etc. with other sources like QuantCast, Hitwise, Compete, Alexa
to get an overall picture of a site's traffic. Another possibility is
to check the Google Adwords traffic prediction tools for sites
that accept Adwords ads...

The more options there are, the better the understanding of
traffic patterns becomes...

Posted by joebuff75 (35 comments )
Reply Link Flag
But the problem persists for many other Web sites competing for advertising dollars in an environment where the difference between being ranked fourth or fifth in a category can directly impact the bottom line.

Being undercounted by the audience measurement firms costs publishers advertising deals and threatens their ad-based businesses. <b><a href="http://pspgames247.com">free psp games</a></b>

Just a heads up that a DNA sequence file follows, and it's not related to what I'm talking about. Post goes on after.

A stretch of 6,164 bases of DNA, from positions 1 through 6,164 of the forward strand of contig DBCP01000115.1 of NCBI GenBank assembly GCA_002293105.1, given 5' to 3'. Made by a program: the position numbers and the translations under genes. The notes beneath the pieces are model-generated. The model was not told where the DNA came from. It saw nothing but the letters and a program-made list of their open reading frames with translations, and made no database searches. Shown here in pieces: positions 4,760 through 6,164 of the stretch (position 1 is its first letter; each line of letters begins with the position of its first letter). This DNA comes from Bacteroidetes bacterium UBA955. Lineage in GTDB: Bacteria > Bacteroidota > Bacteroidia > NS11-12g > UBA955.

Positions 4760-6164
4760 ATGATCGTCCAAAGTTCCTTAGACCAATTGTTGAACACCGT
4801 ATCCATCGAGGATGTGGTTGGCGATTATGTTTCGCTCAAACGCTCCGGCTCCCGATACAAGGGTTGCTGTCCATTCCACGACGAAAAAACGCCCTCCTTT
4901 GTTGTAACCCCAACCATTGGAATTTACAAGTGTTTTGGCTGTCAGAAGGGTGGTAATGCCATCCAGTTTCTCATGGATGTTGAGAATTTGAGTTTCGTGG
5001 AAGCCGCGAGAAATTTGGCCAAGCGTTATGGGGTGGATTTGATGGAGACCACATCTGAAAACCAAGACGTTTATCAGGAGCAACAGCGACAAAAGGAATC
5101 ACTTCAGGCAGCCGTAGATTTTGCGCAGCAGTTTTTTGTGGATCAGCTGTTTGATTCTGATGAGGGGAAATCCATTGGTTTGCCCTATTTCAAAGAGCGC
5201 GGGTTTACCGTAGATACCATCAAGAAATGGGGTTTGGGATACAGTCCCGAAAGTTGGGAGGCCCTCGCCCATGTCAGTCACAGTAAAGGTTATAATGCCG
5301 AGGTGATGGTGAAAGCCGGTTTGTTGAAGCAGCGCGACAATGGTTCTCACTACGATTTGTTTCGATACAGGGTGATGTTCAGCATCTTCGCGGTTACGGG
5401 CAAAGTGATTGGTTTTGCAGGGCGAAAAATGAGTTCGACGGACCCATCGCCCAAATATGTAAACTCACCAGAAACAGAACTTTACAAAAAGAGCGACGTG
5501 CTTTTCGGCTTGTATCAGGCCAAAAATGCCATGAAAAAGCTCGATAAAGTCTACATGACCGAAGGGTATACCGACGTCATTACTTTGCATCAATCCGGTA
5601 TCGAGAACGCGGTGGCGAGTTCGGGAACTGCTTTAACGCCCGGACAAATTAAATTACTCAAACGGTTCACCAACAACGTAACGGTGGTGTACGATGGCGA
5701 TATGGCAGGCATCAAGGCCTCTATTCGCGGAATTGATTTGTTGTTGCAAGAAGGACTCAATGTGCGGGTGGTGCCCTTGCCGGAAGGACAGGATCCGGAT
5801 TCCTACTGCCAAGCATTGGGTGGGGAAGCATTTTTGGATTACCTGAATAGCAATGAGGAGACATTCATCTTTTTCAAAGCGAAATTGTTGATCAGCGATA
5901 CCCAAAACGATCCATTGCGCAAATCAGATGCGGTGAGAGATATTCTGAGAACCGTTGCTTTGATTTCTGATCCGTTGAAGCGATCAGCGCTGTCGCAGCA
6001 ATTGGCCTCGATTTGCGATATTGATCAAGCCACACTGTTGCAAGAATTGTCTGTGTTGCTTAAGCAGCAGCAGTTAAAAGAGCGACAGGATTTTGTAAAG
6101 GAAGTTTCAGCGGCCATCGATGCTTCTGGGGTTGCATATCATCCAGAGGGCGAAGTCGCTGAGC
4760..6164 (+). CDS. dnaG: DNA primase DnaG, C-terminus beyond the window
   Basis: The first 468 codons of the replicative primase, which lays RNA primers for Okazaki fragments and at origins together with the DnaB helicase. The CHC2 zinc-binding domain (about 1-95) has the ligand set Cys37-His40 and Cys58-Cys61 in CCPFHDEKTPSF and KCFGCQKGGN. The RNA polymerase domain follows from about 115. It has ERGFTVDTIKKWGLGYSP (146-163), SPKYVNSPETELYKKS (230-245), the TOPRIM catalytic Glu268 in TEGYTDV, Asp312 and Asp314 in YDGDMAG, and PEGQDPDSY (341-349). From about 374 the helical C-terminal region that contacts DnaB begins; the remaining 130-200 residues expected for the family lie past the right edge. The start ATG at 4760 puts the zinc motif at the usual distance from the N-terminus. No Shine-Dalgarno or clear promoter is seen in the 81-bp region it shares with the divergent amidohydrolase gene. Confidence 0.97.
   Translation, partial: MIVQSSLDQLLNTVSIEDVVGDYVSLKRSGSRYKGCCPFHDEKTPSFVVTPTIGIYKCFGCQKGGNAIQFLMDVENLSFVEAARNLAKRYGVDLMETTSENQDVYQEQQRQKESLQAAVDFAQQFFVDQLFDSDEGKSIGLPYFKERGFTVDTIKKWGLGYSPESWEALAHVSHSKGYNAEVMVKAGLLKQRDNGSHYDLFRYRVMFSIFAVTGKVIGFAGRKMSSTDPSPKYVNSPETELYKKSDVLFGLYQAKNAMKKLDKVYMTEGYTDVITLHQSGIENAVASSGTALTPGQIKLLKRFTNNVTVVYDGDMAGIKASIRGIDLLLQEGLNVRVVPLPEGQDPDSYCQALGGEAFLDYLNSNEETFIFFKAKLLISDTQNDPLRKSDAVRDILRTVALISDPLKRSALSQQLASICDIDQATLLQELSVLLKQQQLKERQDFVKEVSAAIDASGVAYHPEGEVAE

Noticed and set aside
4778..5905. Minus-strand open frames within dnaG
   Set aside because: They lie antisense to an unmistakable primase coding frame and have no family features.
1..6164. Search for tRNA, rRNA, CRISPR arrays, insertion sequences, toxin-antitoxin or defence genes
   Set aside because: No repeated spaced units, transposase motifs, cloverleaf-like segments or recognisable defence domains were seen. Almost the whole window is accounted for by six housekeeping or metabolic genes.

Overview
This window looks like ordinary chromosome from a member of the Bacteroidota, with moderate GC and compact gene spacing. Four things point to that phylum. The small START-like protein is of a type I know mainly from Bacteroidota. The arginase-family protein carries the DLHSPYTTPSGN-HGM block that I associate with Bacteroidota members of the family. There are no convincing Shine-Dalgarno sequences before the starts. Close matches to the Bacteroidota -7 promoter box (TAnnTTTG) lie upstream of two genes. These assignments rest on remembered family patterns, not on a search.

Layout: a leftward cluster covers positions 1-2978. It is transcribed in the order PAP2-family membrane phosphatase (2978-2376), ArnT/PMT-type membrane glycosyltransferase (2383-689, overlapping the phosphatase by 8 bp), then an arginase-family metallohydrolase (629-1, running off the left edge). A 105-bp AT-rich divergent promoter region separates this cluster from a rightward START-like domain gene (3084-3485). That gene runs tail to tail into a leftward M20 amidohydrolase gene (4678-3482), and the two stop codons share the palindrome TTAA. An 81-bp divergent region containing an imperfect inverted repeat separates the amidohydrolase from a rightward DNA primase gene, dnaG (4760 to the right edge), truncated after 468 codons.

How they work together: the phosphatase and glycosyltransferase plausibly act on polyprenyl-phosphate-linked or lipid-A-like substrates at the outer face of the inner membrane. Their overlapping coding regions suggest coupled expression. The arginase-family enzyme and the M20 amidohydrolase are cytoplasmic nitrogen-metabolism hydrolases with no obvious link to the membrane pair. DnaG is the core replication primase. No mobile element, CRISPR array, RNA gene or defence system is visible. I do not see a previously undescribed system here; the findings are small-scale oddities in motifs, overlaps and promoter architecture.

Posted by modthocn (15 comments )
Reply Link Flag
modthocn has a very valid point, the fundemental difference in 1 ranking place can mean alot to some companies. I for one have experienced it through my site &lt;a href=http://something4free.net&gt;Free DSi&lt;/a&gt;
and find it irrating, but there isnt much you can do but try SEO etc to eventually gain one over your rivals. The internet is a very competative marketplace now, and the search engines are the places to be in terms of marketing. You top a few kewords and you should be sorted.
Posted by Free_DSi (3 comments )
Reply Link Flag
Great article measurement accuracy is vital.

Just today I found several different measures of my site traffic none of which gel with my own stats.
&lt;a href="http://www.themarketingmentor.com"&gt;Internet Marketing Consultant&lt;/a&gt;
Posted by willo181 (2 comments )
Reply Link Flag